218 Abbotsford Street

218 Abbotsford Street
North Melbourne VIC 3051
photographer: Sue Scarfe

Also known as The North Star Hotel [9] first licensed in Howard Street 1853-1859, relocated on the present Abbotsford Street site 1859-2003,
Previous Address

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Land Details

Building Details

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Subsequent Building Alterations

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Architectural Features

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Heritage Significance and Listings

Heritage Listings and Explanatory Notes


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From To Resident More Info Data Source
to date Private Hatcher Index
1974 North Star Hotel, Fontana R Sands & McDougall directory, transcribed by Stephen Hatcher 2024

Social History

The North Star Hotel [9] first licensed in Howard Street 1853-1859, relocated on the present Abbotsford Street site 1859-2003, demolished to be replaced with apartments 2003.

Provost Street

The word ‘provost’ means someone who is appointed to preside. In Scotland it was used to mean ‘mayor’.

The name

Star, popular in the names for hotels throughout the English-speaking world, is said to be linked to the star which led shepherds and the three wise men to the inn in whose stables Jesus was born. In the northern hemisphere, the North Star, which guided sailors’ home, was a symbol for constancy and homecoming and suggested the welcome that a pub of that name would offer.

The two sites

It is sometimes claimed that the North Star at its original site in Howard Street was North Melbourne ‘s first hotel. We can’t prove that it was first; we only know it was among the first. Our research shows that the Empire and thy Lalla Rookh were open in July 1853 whereas the North Star licence dates from 5th September 1853. Perhaps the North Star was operating before the licence became official.

Howard Street was an early and important route to the goldfields even though Elizabeth Street was the main one. Some early pubs were built along Howard Street to service the thousands setting off to make their fortunes, but by 1859 Howard Street was no longer the popular road out of town and the North Star relocated to a stone building on the long-term Abbotsford Street site.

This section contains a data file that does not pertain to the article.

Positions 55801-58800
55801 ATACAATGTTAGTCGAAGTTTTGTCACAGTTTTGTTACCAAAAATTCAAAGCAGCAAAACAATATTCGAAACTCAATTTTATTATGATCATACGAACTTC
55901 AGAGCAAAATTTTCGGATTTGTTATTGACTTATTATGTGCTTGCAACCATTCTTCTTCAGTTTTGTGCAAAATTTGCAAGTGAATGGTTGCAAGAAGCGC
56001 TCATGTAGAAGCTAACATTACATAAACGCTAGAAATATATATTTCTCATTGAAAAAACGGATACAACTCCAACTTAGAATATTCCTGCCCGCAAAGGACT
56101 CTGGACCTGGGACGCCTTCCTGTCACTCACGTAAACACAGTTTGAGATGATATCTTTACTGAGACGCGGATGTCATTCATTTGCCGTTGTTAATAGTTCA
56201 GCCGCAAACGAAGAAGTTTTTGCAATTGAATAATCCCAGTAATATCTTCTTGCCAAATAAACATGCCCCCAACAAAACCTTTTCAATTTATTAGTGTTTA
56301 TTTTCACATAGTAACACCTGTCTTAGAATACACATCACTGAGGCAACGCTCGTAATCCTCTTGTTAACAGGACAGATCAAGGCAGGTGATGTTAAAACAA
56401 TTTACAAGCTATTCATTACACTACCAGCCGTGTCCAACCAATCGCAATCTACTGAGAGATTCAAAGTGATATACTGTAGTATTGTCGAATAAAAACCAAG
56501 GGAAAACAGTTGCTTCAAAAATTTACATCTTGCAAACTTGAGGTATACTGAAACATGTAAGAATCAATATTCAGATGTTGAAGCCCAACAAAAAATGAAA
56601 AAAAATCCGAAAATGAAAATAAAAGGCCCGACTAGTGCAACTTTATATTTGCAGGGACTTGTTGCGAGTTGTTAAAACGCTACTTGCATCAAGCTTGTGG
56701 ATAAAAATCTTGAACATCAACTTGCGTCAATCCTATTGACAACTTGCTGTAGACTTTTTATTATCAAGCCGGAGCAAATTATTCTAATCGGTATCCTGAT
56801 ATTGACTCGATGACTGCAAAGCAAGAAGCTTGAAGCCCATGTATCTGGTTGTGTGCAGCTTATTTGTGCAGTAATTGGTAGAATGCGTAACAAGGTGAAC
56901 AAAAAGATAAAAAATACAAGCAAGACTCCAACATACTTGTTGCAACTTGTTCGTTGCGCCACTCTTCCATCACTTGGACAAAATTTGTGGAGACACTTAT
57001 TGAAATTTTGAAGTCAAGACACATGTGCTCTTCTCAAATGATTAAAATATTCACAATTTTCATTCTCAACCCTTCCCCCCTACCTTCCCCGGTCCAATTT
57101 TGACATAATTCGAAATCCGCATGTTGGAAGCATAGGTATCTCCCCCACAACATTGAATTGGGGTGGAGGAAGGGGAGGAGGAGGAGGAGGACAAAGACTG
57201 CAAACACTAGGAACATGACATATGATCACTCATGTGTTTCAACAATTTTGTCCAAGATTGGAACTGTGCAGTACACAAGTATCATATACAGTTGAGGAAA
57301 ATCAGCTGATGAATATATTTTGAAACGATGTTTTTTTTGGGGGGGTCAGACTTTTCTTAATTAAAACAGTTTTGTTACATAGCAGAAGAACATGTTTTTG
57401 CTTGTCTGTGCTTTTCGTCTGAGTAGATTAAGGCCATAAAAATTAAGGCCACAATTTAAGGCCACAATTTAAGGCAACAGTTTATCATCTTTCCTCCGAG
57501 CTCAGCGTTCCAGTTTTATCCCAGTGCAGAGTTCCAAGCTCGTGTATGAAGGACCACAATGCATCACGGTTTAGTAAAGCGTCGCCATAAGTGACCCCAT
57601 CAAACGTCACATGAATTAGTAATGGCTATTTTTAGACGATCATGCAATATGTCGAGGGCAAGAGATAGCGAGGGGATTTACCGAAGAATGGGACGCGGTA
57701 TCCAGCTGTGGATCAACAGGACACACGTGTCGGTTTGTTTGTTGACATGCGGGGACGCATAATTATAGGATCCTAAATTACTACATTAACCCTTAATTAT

The buildings

The original 12-room hotel in Howard Street was a wooden building. The 1859 building, which was on this site, was of stone and had nine rooms, cellar and stables. It was renovated in 1956 and the bluestone wall, still standing in 2002, was believed to include some of the original stables and to have been built in 1859.

From 1911 to the 1940’s

Older people talking to the Hotham History Project about this part of North Melbourne remember the North Star as a popular family hotel that was leased by the Murrays from 1911 to the 1940s. Mr. Murray was a Councillor of the Victorian Branch of the Licensed Victuallers Association and Mrs. Murray came from a large hotel trading family. They were very much part of the local community. For example, Mrs. Murray provided a layette for each new baby in the street. A well-remembered story was that she offered employment as a housemaid to a young girl from Provost Street, whose mother had recently died. She then structured the girl’s working hours so that she would be available for her young brother when he came home from school, gave her time off on Wednesday afternoons to study for exams and encouraged her to pursue a nursing career.

The 1950’s-1960’s

Rino Foniana and his family were the licensees in the 1950’s and 1960’s, reflecting the changing demographics in the area. The Fontanas also ran a popular family hotel.  However as Italian migrants moved into the area, there were tensions between the new residents and some of the established residents. On Christmas Day 1961, an altercation occurred in the hotel between some of the regulars and a group of Italians.  Rino intervened but after the hotel closed at 1.00 pm, one of the bystanders was punched and kicked to the ground outside the hotel.  He died in hospital on 7 January 1962 ‘from the effects of injuries feloniously, unlawfully and maliciously inflicted by persons unknown’.

In 1968, the same publican suffered a personal tragedy at the hotel when his wife was killed in a freak accident in the hotel’s kitchen. He was taking the dustbins out for collection. His wife reached above the stove to pull down a damp tea towel and touched the gas stove canopy which had been energised by an electrical lead. She was electrocuted. The family had earlier lost a young son to leukemia, but Rino continued on in the pub, bringing up his two young daughters on his own.

Historic Pubs of North Melbourne by Hotham History Project.

Context and Streetscape




Victorian cottages

Other Information


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